Janet Arnold Study Day: Dressing to impress in the Seventeenth Century

Janet Arnold Study Day: Dressing to impress in the Seventeenth Century

Saturday 07 October 2017

Clothing has the power to speak and convey meaning and never was this more visible than in the seventeenth century.

A century of rapid changes both religious and political, it witnessed the unification of England and Scotland, the civil war and the removal, then the restoration of the monarchy. Fashion trends were influenced by trend-setters and throughout the century garments went from restrictive to comfortable and back to restrictive again.

However if you were rich you flaunted it and as styles became softer beautifully embroidered fabrics and exquisite laces in your ensemble demonstrated this. France led the way in style and elegance exporting fabulous fabrics and luxury goods. Few of these high quality garments have survived as their monetary value meant they were subject to reuse and recycling so it is wonderful that our day will begin with Rebecca Quinton, curator of European Costume and Textiles at the Glasgow Museums who will join us for this study day to tell us about the rare and beautiful seventeenth century pieces that survive in the museum’s Burrell collection. She will be followed by Maria Hayward, Professor of Early Modern History at the University of Southampton who has spoken to WECS previously on the clothing at the court of Henry VIII. Her current research is on the clothing of the Stuart kings, the types of garments being worn and the craftsmen who made them.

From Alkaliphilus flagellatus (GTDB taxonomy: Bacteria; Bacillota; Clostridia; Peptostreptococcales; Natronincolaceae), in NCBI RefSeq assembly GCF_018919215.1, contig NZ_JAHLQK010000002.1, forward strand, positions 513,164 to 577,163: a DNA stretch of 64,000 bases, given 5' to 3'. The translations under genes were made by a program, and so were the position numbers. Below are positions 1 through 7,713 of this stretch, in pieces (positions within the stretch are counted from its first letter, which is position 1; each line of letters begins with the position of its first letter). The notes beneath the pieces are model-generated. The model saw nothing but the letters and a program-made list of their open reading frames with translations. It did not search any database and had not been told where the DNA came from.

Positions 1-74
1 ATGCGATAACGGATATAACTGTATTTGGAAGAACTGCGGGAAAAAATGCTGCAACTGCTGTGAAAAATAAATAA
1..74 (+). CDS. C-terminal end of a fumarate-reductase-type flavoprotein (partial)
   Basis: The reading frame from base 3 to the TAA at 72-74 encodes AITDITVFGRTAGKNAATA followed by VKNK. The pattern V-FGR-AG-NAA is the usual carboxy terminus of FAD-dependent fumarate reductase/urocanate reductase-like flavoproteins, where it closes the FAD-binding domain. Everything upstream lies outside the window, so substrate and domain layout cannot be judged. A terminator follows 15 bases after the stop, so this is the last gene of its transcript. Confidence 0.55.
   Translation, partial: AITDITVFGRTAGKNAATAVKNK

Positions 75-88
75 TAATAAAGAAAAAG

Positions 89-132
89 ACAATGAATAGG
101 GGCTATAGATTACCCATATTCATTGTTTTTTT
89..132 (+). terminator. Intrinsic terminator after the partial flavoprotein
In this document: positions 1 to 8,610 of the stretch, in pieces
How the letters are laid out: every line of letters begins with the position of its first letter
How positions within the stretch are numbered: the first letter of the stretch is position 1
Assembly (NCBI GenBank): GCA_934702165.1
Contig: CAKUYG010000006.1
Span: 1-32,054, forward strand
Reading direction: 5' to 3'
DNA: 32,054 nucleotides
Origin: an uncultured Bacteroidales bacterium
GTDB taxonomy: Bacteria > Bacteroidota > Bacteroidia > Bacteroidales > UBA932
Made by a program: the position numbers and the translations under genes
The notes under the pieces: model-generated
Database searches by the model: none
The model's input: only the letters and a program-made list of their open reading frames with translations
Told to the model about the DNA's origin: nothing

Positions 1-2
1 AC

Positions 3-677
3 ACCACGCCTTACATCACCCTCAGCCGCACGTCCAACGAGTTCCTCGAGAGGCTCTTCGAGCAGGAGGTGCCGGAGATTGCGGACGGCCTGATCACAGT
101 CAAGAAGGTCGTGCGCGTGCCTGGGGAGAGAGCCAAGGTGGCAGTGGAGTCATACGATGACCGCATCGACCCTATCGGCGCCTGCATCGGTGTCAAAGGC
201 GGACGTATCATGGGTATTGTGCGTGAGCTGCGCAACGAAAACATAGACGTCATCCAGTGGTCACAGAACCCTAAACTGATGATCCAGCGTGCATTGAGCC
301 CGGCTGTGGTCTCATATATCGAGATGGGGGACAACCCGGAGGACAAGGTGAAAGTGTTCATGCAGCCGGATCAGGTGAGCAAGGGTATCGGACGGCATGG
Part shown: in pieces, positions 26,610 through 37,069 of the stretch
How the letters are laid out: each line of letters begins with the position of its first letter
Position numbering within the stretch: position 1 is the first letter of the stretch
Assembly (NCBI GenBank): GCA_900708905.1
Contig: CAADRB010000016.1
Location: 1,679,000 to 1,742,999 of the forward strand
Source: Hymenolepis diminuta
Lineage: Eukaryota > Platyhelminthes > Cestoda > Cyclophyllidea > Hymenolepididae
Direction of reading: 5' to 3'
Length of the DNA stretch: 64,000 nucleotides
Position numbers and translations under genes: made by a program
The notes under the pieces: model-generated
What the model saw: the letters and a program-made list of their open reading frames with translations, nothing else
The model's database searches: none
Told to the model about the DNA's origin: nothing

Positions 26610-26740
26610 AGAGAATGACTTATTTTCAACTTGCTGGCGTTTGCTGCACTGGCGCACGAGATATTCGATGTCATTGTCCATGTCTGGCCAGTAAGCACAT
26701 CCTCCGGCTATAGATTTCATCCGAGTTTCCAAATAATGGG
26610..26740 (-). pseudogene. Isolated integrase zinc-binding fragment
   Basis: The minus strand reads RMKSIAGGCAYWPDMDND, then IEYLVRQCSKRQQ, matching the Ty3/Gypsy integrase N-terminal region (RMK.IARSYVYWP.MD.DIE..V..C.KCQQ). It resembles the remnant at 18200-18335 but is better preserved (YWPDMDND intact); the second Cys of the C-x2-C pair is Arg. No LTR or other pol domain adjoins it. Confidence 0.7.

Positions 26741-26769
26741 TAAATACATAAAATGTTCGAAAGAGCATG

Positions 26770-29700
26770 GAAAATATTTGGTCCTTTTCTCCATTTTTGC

We then welcome back costume designer Jenny Tiramani, a leading researcher in historical costume practices and founder member and Principal of the School of Historical Dress, which holds the Janet Arnold Archive. She has co-authored Seventeenth-Century Women’s Dress Patterns: Books One and Two (2011, 2012) for V&A Publishing and together with Santina Levey she completed Janet Arnold’s Patterns of Fashion 4 (2008). With luck her return will coincide with the publication of the next Janet Arnold Patterns of Fashion 5: Bodies, hoops, stays and rumps 1600-1795.

To complete the day WECS’ member Pat Poppy, who was part of Bournemouth University Library and Learning support team and blogs on Costume Historian blogspot, will speak on her current research into the General Account Book of Anne, Countess of Bath and her extravagant purchases. Wife to Charles I’s Privy Seal, Anne certainly set out to make an impression and puts the super rich women of today in the shade.

The report on this event is included in the Autumn 2017 issue of WECS Wardrobe.

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